Valentine’s Day, 1945

Michael Cooper

            blockbusters took the air
                        night mother blue

                                                            grew incendiary havoc: her
                                                                                 legs don’t shake

they jettison the stump of her body to walk
                        awhile in the jargon of air traffic

            controllers—hoove [strafing or not]
prints across the cement yawn of my cairn. Rubbled—I smile

                                                at the somnambulance as it roars by
                                 with its eye splitting wine O Harpy—red blue

            howl leaps thru the intersection against the slotted
traffic light without looking—Black Out the mother stares

                        at the ribbed carriage abandoned by infant            [where

do you expect us to go when the bombs fall?]
                                                                                    life—I grin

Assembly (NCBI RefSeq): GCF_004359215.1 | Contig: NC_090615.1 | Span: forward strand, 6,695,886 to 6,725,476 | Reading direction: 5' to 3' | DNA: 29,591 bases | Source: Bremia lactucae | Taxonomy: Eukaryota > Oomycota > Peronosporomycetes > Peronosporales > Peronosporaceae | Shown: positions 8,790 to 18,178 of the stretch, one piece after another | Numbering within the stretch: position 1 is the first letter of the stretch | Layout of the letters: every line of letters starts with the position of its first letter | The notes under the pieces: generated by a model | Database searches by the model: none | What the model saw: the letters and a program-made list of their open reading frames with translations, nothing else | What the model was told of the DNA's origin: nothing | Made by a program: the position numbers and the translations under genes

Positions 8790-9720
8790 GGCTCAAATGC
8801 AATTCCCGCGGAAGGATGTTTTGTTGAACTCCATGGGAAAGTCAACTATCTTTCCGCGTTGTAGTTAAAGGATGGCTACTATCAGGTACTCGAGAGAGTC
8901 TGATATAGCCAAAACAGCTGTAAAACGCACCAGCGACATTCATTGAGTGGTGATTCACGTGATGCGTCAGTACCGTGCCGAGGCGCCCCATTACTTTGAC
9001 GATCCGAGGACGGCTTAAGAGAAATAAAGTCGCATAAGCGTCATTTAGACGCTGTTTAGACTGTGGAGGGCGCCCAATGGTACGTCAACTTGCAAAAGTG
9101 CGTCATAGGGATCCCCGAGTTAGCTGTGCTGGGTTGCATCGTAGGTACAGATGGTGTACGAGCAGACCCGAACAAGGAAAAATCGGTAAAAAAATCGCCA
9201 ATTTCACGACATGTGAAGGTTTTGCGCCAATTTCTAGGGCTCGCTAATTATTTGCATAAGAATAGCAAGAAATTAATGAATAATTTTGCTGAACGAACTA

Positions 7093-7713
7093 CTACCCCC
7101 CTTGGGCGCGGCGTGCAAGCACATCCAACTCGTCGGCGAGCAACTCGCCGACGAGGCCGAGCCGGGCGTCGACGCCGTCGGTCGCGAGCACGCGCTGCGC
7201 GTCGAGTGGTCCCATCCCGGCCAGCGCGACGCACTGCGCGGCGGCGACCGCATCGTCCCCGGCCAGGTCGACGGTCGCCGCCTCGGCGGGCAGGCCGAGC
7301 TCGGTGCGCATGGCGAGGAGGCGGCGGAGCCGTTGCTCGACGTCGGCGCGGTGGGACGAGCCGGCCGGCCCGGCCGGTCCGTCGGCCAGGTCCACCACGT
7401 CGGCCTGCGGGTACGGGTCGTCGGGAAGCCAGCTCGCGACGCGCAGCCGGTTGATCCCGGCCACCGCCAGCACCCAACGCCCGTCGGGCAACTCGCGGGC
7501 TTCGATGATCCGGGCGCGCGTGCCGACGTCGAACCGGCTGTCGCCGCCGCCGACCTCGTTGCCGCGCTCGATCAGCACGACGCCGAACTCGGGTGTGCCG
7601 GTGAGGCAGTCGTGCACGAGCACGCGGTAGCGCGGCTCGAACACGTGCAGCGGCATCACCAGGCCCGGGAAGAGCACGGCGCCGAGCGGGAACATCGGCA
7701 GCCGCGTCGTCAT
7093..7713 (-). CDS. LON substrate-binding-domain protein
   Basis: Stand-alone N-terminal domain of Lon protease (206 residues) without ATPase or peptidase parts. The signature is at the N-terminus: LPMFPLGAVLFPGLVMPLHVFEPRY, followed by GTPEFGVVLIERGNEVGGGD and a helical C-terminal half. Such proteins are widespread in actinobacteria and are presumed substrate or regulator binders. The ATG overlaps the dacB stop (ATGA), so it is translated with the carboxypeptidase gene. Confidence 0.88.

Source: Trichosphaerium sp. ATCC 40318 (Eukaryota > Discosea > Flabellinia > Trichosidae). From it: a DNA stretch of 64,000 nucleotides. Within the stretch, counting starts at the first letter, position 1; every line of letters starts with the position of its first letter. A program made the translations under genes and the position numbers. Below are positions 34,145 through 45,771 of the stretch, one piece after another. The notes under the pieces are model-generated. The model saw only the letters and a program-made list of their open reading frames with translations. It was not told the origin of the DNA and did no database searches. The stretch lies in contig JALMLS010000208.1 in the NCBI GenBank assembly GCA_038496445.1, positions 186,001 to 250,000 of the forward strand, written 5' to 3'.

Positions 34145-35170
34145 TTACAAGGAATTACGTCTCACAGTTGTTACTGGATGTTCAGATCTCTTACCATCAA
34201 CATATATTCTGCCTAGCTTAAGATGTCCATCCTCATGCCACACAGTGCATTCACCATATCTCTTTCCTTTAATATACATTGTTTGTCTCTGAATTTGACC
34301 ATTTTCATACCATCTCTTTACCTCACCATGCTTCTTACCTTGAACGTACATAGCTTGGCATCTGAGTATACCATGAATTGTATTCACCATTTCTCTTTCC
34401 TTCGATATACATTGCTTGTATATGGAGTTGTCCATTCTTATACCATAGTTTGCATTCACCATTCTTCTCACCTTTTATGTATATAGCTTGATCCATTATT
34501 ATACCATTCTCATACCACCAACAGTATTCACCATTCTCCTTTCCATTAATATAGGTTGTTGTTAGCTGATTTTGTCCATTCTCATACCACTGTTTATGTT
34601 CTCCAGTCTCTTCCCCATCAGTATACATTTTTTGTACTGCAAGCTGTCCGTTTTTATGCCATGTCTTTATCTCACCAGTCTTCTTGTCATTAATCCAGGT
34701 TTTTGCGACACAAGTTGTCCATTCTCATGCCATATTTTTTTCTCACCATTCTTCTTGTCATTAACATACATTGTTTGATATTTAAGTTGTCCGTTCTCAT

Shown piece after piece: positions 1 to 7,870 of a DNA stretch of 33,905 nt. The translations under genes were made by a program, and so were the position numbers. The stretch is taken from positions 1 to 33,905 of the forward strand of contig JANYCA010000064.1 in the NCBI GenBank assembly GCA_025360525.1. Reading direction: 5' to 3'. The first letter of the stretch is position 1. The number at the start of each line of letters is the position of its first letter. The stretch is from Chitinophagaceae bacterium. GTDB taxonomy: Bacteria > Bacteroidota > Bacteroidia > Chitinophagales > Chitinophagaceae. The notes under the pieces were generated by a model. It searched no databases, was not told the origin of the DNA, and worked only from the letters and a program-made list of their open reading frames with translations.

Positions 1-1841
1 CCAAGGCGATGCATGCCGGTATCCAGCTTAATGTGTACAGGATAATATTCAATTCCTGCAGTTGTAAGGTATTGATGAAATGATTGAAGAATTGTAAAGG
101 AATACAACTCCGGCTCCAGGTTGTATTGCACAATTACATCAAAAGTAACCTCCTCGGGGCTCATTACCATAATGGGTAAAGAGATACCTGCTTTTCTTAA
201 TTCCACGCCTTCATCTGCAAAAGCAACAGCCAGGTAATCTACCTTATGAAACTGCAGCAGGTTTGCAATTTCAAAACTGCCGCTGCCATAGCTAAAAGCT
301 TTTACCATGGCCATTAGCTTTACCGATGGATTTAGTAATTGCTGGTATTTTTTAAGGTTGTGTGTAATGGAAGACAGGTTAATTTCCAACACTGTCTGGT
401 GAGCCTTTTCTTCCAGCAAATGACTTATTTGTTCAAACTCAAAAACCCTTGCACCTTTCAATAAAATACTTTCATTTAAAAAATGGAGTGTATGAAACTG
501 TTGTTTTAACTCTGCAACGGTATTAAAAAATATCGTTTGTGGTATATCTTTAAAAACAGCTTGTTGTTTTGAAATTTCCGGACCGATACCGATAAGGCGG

crank her air-raid siren—I searchlight
                                                healed by her falling torch song.

Michael Cooper is an Inland Empire poet, PoetrIE member, CSUSB MFA student, veteran, and father of two great sons, Markus and Jonathan. You can find his work in the Berkeley Review, the Portland Review, The Los Angeles Review, and H_NGM_N, among other fine publications. His book, coauthored with good friend Cindy Rinne, Speaking Through Sediment, is now available from ELJ Publications. Michael would like to make you aware that the splash zone includes the first eleven rows.